ANNUAL RESEARCH DAY
Queens College of The City University of New York hosts an annual Neuropsychology Research conference, which provides a forum for students and faculty in the program to present their latest and most exciting research, and fosters collaborations and awareness of the high caliber neuroscience research that is at Queens College. The one day meeting annually attracts over 100 researchers (faculty, graduate and undergraduate students) from the six different CUNY campuses and across Psychology Training Areas. All are welcome to attend. The conference is free and open to the public. The event is highlighted by the keynote address.
For more information or questions about Neuropsychology Research Day, please contact Dr. Carolyn Pytte, conference organizer.
Keynote speakers in the past have included: Dr. Mortimer Mishkin, Chief of the Laboratory of Neuropsychology, NIMH (2004); Dr. Bruce McEwen, Rockefeller University (2005), Dr. Jeffrey Halperin, Distinguished Professor of Psychology, Queens College (2006), Dr. Jonathan Cohen, Princeton University (2007), Dr. Nadine Gaab, Harvard (2008), Dr. Eric Nestler, Mount Sinai Medical Center (2010), Dr. Alex Martin, NIH National Institute of Mental Health (2011), Dr. Paul Glimcher, NYU (2012), and Dr. Marina Picciotto, Yale (2013), Dr. Mary Kritzer, SUNY Stony Brook (2014).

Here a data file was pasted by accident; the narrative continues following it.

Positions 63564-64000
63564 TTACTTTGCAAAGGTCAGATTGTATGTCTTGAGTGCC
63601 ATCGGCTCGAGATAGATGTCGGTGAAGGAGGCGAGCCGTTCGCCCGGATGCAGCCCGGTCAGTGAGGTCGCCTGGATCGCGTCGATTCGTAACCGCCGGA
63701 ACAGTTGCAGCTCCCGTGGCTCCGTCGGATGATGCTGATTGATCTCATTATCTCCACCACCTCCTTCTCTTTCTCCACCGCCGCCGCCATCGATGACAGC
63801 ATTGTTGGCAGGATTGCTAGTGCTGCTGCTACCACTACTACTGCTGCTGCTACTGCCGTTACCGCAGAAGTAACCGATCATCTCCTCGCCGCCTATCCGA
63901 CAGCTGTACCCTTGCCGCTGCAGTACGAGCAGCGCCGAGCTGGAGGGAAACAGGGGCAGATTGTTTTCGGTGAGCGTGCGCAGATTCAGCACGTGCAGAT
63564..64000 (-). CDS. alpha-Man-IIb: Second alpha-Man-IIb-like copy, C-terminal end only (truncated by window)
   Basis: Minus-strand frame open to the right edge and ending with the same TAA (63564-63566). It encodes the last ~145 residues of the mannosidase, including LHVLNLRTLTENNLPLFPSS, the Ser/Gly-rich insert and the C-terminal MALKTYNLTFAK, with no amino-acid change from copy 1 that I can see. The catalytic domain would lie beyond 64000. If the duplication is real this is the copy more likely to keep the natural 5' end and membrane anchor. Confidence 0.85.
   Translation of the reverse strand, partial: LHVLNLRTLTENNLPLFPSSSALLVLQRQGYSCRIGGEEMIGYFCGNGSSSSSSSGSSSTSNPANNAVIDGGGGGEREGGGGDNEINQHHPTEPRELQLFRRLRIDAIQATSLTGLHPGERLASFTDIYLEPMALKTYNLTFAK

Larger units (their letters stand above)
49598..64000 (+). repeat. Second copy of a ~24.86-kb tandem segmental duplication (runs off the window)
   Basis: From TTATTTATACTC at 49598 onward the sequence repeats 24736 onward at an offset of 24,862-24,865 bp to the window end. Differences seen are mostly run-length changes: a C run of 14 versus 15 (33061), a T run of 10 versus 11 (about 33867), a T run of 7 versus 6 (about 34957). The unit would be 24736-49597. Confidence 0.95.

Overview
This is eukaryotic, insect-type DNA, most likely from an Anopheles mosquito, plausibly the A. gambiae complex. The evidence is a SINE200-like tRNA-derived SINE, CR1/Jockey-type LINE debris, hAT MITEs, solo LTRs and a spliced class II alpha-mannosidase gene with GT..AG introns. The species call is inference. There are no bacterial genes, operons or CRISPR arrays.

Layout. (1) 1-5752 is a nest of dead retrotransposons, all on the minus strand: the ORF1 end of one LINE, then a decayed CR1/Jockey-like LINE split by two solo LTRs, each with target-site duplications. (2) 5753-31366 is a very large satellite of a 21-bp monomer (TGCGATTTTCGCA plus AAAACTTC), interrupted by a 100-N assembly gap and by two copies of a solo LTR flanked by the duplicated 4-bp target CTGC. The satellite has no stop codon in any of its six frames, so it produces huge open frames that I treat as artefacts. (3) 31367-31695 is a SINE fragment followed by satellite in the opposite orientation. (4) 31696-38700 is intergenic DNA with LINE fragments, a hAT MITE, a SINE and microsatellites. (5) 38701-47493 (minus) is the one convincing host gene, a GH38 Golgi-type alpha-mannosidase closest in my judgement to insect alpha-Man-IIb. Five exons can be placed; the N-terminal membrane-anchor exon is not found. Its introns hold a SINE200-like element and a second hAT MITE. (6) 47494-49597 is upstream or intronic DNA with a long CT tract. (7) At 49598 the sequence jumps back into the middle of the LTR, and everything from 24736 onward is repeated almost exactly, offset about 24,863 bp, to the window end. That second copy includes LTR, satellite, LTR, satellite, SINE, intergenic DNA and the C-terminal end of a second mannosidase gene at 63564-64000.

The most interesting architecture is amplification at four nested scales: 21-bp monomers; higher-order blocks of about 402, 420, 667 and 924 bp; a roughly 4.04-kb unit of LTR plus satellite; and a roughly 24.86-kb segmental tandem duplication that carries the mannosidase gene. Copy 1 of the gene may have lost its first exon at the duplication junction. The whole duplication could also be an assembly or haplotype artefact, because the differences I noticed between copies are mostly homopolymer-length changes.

This year’s Neuropsychology Research Day:
Friday, September 18, 2015
9:30-5:00 Rosenthal Auditorium, Ground floor room 230
The Keynote Address is at 1:00
This year’s keynote speaker is:
Dr. Cristina Alberini, Professor at the Center for Neural Science, New York University
Dr. Alberini is a pioneer in understanding how long term memories are further “re-consolidated” after initial formation, allowing the potential for interventions targeting disorders that involve negative long term associations.
From her website: http://www.cns.nyu.edu/corefaculty/Alberini.php
“Memory is a fundamental biological function and a critical component of our identity. Understanding the biological changes that underlie the formation and storage of long-term memory is important for developing strategies that change memory strength. Such knowledge may lead to therapeutic approaches for memory loss including those occurring in aging and Alzheimer's disease as well as for memory disorders due to pathogenically strong memories, such as those occurring in post-traumatic stress disorder (PTSD).... A clinically relevant model in which we apply these studies is addiction. ...”
She has written:
The Role of Reconsolidation and the Dynamic Process of Long-Term Memory Formation and Storage
CLICK HERE FOR A FULL 2015 ANUAL RESEARCH DAY PROGRAM.
Full schedules of past years' speakers are below.